I was invited by BBC Radio Scotland’s John Beattie today to go into the studio and talk about the speech and public speaking on his show at 1pm.
This made me look at the speech more closely and in a new light, and it’s worth studying if you haven’t done so already.
The Gettysburg Address lasted just over 2 minutes.
Lincoln was the second speaker that day after Edward Everett, a famous orator of the time.
Everett’s speech lasted 2 hours.
Lincoln’s speech lasted 2 minutes – a masterpiece of brevity, clarity, and rhetorical devices such as anaphora, epistrophe, repetition, triads, and metaphor.
The day after the Address, Everett wrote to Lincoln: “Permit me also to express my great admiration of the thoughts expressed by you, with such eloquent simplicity & appropriateness, at the consecration of the Cemetery. I should be glad, if I could flatter myself that I came as near to the central idea of the occasion, in two hours, as you did in two minutes.”
There are 5 known copies of the Gettysburg Address, all in Lincoln’s handwriting, all a little different. This one is thought to be the one most often reproduced.
See if you can spot all the different rhetorical devices Lincoln used.
The Gettysburg Address
Four score and seven years ago our fathers brought forth on this continent, a new nation, conceived in Liberty, and dedicated to the proposition that all men are created equal.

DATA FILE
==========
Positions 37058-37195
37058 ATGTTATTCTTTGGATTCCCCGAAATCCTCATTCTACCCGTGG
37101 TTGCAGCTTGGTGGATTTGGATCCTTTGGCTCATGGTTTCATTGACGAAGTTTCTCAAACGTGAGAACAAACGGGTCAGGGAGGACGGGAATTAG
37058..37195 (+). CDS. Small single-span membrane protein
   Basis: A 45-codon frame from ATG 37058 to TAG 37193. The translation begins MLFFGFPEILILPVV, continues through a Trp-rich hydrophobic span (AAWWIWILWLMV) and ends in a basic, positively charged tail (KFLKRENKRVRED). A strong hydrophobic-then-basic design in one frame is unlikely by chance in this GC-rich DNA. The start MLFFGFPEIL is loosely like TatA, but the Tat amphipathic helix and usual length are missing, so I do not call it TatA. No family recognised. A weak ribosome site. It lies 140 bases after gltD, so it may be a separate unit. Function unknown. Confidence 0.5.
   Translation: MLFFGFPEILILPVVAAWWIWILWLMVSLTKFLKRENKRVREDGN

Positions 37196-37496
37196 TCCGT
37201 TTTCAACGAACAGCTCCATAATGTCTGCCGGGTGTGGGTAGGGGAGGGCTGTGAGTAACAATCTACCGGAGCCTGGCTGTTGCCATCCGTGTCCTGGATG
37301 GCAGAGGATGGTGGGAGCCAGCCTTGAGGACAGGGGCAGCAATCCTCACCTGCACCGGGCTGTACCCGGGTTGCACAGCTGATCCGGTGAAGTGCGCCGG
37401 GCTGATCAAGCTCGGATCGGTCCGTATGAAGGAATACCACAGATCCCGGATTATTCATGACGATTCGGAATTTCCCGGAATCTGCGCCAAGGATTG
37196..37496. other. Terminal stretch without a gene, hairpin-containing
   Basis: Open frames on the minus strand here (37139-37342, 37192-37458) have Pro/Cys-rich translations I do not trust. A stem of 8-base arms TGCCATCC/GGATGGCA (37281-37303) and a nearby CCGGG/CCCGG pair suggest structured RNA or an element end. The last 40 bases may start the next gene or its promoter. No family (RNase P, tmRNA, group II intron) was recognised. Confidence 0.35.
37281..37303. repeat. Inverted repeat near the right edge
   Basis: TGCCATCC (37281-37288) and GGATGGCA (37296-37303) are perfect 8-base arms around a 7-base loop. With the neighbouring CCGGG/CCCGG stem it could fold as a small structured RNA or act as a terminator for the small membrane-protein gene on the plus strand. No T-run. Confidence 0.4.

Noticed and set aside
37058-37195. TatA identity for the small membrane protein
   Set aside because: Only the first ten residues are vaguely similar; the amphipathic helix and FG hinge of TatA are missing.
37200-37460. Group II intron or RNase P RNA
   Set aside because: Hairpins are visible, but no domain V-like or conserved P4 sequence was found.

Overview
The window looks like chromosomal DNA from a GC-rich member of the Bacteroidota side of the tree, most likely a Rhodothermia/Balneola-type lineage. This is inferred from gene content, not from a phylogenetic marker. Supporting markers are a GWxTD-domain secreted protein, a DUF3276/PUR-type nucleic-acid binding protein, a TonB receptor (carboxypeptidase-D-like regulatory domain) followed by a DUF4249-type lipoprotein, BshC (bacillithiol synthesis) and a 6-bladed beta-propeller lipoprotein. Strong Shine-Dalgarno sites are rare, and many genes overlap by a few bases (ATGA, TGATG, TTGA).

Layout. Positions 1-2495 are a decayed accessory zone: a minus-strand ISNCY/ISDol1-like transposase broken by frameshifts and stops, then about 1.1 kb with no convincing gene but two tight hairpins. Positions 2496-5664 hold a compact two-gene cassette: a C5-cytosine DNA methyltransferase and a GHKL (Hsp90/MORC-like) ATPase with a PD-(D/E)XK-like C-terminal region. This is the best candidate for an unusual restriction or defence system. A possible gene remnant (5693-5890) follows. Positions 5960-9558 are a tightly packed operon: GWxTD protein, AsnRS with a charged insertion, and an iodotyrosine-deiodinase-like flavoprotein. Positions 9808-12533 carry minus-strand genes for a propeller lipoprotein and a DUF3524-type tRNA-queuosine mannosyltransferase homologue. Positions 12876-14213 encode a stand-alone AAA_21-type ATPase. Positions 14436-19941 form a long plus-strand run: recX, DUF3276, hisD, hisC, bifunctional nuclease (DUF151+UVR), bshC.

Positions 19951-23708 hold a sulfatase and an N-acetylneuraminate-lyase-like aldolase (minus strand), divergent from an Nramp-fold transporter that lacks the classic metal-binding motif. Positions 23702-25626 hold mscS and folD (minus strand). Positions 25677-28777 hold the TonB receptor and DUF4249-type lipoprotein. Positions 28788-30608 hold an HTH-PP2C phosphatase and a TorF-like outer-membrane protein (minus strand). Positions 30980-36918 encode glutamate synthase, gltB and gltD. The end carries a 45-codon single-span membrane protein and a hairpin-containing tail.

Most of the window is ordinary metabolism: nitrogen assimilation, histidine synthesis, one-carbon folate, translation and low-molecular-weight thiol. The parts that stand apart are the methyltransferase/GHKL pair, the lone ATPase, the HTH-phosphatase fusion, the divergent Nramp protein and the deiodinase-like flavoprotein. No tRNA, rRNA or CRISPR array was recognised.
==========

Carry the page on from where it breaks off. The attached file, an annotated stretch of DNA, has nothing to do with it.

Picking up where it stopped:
Now we are engaged in a great civil war, testing whether that nation, or any nation so conceived and so dedicated, can long endure. We are met on a great battle-field of that war. We have come to dedicate a portion of that field, as a final resting place for those who here gave their lives that that nation might live. It is altogether fitting and proper that we should do this.
But, in a larger sense, we cannot dedicate — we cannot consecrate — we can not hallow — this ground. The brave men, living and dead, who struggled here, have consecrated it, far above our poor power to add or detract.
The world will little note, nor long remember what we say here, but it can never forget what they did here. It is for us the living, rather, to be dedicated here to the unfinished work which they who fought here have thus far so nobly advanced. It is rather for us to be here dedicated to the great task remaining before us — that from these honored dead we take increased devotion to that cause for which they gave the last full measure of devotion — that we here highly resolve that these dead shall not have died in vain — that this nation, under God, shall have a new birth of freedom — and that government of the people, by the people, for the people, shall not perish from the earth.
— Abraham Lincoln
Nov. 19, 1863
Post written by Moira Beaton DTM
VPPR waverley Communicators